Once the summer weather breaks the soil and air becomes damp with autumn rain allowing Fungi to emerge without drying out.  Some species can be seen all year round, but the abundance and variety are displaying now and last only until the first hard frost.  Fungi are neither plants nor animals – they are decomposers of organic matter, surviving underground or within plants all year but emerging as mushrooms or toadstools in order to reproduce. Some of these fruiting bodies are palatable to humans, whilst most are not, and a few are poisonous.  Collecting mushrooms is forbidden in the Park as doing so will diminish the population within the ecosystem.  Despite what celebrity chefs say, if you do want to forage mushrooms elsewhere, you will need the landowner’s permission and avoid protected areas.

Two species of owls are resident all year round in the Park and present in sustainable numbers.  The most common species in the park is the Little Owl, often seen at night sitting on the road posts, then flying off when they detect a cyclist or car approaching. They feed on short grass, looking for worms, insects or small mammals and were introduced to the UK in the 19th century.  The Tawny Owl is a larger bird and frequents woodlands. Although seldom seen, it’s familiar ‘twit-twoo’ call is often heard at dusk and into the night. It feeds on small mammals and will even occasionally catch bats.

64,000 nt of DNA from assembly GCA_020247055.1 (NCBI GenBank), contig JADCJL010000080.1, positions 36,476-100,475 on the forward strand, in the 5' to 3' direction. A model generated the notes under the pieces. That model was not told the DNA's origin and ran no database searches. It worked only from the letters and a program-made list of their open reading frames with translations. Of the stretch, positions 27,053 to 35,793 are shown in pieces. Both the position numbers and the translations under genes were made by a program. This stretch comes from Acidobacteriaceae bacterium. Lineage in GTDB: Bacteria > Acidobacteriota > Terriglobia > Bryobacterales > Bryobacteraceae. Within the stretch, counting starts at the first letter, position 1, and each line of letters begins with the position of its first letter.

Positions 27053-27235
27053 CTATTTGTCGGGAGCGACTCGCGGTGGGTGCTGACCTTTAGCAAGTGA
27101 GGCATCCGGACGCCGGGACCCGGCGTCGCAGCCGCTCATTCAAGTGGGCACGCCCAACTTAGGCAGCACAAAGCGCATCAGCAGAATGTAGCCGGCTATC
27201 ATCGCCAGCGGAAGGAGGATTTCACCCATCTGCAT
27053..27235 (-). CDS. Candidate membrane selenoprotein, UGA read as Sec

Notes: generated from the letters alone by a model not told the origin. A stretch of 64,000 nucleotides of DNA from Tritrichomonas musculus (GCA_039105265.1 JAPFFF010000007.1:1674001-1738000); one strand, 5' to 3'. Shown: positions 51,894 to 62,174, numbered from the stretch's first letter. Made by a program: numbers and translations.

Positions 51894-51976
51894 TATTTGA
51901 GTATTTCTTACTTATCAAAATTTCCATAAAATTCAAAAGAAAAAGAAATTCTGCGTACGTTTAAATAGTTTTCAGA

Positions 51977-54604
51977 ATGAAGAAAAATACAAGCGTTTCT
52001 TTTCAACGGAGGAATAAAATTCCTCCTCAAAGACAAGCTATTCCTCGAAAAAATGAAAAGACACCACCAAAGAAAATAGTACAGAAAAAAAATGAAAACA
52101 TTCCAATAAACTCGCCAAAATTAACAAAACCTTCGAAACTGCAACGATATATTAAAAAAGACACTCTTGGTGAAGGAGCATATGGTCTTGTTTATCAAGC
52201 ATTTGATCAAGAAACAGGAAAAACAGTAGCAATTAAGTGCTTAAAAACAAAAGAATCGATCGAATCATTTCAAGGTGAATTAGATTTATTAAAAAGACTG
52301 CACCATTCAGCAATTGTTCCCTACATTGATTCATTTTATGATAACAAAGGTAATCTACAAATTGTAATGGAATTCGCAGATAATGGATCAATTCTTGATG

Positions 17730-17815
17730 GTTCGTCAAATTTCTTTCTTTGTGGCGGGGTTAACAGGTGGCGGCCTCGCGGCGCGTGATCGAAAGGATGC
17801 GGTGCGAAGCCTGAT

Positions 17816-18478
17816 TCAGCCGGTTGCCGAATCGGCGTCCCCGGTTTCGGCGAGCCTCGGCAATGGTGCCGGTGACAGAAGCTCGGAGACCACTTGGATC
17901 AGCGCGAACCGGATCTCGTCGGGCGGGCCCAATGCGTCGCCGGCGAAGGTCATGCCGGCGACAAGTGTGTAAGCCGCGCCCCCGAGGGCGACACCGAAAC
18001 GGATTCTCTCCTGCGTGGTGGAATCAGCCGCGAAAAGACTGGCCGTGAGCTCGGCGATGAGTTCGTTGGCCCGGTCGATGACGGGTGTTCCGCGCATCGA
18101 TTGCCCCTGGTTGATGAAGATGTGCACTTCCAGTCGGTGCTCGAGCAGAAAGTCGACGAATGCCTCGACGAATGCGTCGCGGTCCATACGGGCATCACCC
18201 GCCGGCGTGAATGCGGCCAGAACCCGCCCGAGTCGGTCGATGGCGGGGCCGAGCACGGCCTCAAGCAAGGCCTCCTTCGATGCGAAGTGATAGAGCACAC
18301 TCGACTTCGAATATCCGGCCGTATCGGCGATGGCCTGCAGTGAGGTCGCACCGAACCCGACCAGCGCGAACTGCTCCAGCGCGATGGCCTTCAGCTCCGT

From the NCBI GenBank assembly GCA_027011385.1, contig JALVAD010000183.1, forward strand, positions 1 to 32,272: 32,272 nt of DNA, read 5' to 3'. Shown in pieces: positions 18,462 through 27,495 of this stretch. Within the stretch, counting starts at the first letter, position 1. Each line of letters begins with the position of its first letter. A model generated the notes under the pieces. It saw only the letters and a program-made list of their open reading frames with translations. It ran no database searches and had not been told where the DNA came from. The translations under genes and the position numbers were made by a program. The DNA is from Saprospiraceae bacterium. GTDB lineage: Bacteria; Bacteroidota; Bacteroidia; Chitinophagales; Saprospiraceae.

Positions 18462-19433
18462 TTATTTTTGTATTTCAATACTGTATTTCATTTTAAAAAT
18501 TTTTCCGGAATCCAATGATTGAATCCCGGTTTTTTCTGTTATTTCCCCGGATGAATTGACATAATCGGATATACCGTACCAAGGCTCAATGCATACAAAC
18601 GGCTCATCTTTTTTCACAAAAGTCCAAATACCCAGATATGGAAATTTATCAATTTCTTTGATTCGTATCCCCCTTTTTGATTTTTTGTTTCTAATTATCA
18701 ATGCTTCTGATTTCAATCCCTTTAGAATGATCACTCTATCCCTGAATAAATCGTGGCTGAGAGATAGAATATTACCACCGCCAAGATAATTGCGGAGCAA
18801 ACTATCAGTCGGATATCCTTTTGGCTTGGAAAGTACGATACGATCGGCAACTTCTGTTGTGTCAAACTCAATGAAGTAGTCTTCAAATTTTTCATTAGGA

©TRP / PAC. 03.10.19

October in the Isabella Plantation

Autumn Fruits
Set back from Thomson’s Pond, are two stands of Viburnum. Viburnum opulus,
the Guelder Rose, bears clusters of glossy red berries at this time of year and differs